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Thursday, March 12, 2009

Choosing careers at an early age

Career Smart

Students are now being encouraged to think about careers from a relatively early age,

GONE are the days when students thought about choosing careers after reaching class XII. Today, they are serious about careers at an earlier age and start ‘exploring’ various options.
A resource centre was recently launched to this end at Delhi Public School (DPS), Ghaziabad. The centre will provide knowledge about new careers, courses and institutions to students, teachers and parents ranging from actuarial science, avionics to bioinformatics, to name a few. It will also enable access to neutral career information and career planning aids help in selecting the right course and institute.
Elaborating on the need for such a centre, Jitin Chawla, career counsellor and managing director, JUMP and also the brain behind the concept, said: “Career awareness among students is a major problem, and thus we aim to build that right from class IX onwards to help students make informed career decisions.”
Speaking about the activities planned for the resource centre, he said: “We will ensure regular visits by our career counsellors to tackle queries and conduct workshops. In addition, we have a display board showcasing new programmes and institutions, charts showing career routes, a career books library, a compilation of online resources and mock tests for different exams.”


Most teachers feel that students should start thinking seriously about their careers from class VIII onwards. As Sunita Roy, counsellor, Apeejay School, Sheikh Sarai, put it: “Ideally, class VIII onwards, students should at least know about the career options available.” She added: “In fact, young children who are at impressionable age, start imitating doctors or policemen, so depending on their interest, they should be made to interact with people from different professions so that they can know more about it.”
On the other hand, P Anjali Mehta, counsellor, Amity School, Noida, said: “The right age for career counselling is when a child reaches class IX and the exploration phase must start at this age.” She added: “Students also need to be made aware about various lifestyles that each profession holds and they must pursue it only if it suits their temperament.”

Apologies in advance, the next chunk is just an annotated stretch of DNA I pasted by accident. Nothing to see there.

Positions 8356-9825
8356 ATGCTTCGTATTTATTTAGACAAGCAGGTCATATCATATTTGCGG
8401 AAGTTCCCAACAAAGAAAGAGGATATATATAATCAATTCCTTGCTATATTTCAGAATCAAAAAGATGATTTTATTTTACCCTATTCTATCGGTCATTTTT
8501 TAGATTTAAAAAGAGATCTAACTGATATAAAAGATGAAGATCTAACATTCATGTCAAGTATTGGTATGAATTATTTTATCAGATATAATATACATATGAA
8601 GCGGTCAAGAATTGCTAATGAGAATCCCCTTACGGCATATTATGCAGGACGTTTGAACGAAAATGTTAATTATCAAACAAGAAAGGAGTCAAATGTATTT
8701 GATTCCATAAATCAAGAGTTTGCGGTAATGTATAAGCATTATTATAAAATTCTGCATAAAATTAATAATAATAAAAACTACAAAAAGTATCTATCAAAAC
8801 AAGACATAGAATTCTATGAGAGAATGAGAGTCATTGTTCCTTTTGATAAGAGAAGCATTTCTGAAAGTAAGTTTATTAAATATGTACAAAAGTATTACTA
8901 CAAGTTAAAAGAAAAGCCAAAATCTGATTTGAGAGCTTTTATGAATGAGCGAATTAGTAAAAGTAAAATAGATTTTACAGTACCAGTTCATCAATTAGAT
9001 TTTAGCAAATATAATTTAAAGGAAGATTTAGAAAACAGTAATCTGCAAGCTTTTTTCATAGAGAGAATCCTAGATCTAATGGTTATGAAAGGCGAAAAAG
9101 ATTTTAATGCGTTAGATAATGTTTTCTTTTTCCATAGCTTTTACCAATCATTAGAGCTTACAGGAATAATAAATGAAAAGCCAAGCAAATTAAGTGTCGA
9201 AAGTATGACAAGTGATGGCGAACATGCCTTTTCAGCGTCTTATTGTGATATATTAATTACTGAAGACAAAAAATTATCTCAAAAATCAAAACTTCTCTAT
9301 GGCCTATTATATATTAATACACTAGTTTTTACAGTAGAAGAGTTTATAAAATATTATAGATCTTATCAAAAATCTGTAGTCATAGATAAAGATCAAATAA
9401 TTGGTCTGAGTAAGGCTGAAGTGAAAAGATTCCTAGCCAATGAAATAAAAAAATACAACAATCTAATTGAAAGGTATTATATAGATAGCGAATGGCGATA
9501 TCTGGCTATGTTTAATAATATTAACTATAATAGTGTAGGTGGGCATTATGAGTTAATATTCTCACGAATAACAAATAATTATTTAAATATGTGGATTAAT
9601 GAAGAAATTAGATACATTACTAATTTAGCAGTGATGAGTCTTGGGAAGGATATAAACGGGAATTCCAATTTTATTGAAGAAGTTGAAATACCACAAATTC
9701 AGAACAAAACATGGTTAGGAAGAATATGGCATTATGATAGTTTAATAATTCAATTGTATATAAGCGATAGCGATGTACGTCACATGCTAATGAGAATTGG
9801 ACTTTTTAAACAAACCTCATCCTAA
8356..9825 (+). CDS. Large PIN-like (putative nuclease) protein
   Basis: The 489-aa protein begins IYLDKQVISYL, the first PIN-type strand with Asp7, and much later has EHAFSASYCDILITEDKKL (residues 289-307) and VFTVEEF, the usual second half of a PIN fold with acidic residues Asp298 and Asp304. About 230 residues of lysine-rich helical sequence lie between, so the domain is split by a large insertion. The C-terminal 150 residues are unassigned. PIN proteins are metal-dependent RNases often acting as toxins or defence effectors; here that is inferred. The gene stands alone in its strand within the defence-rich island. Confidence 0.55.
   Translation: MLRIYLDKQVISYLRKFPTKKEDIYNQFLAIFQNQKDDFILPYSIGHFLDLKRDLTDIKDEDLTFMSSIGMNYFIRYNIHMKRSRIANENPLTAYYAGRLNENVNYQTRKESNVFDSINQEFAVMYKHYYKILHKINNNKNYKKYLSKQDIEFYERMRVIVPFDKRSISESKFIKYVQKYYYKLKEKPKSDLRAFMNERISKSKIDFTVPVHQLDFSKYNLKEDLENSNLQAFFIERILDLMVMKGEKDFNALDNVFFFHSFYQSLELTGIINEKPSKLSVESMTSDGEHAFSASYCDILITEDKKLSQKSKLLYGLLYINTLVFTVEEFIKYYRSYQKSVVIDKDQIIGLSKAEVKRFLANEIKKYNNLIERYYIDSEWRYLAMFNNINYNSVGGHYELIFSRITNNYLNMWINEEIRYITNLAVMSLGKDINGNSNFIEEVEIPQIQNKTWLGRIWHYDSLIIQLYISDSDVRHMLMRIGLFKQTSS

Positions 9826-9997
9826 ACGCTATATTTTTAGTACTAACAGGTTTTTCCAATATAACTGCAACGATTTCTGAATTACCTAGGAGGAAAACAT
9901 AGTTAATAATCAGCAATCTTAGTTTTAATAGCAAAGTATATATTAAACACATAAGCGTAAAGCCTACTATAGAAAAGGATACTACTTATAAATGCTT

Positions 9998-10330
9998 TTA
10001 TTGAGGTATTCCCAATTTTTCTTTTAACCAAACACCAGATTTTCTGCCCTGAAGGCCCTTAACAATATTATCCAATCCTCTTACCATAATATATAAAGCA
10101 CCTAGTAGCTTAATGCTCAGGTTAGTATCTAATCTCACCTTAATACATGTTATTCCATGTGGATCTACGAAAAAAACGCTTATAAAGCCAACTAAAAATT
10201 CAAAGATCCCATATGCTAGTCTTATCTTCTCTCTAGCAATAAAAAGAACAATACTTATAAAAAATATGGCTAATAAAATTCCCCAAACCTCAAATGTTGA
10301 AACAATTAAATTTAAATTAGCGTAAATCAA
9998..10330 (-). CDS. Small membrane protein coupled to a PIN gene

One can’t deny that children are turning materialistic today, opined Mehta. She said: “What students usually want today is money, power, status and job satisfaction. Hence, they prefer to chose careers that are lucrative.” Similarly, Roy stated: “Today’s generation wants to pursue lucrative careers with lesser working hours, so they are especially interested in learning about the career options available in this regard.”


Most counsellors agree to the fact that parents need counselling more than students, as they are usually the final decision-makers. Talking about one of their focussed programmes specially for parents, Roy said: “We have a class-wise programme wherein we encourage regular interactions of parents and children so that both can understand each other’s perceptions. This greatly helps in motivating both participants.”
Mehta's advice for students, on pursuing ‘new millennium careers’ is that that they should only pursue them depending on their abilities and sheer passion for it. She added: “Students should be exposed to career fairs and be encouraged to explore as much as possible to gain insights.”


• Understand yourself completely. Understand your strengths, which you can build on, and your weaknesses as well

• Know which subjects/hobbies/activities interest you the most and you can choose your career accordingly

• Always evaluate all the career options available and then select the career that attracts you the most

• You should not only know about traditional career options such as engineering or medicine but also about off-beat careers that are very successful these days, including stand up comedians, wedding choreographers etc

• Don’t select careers by talking to your friends and parents. Try and interact with people working in varied fields/industries

• Even if a job looks very interesting, try working part-time at first

• Never choose any career under pressure or by getting influenced by others

Sunil Sharma


Dil Se Desi Group


1 comment:

  1. Thank you for sharing this information..


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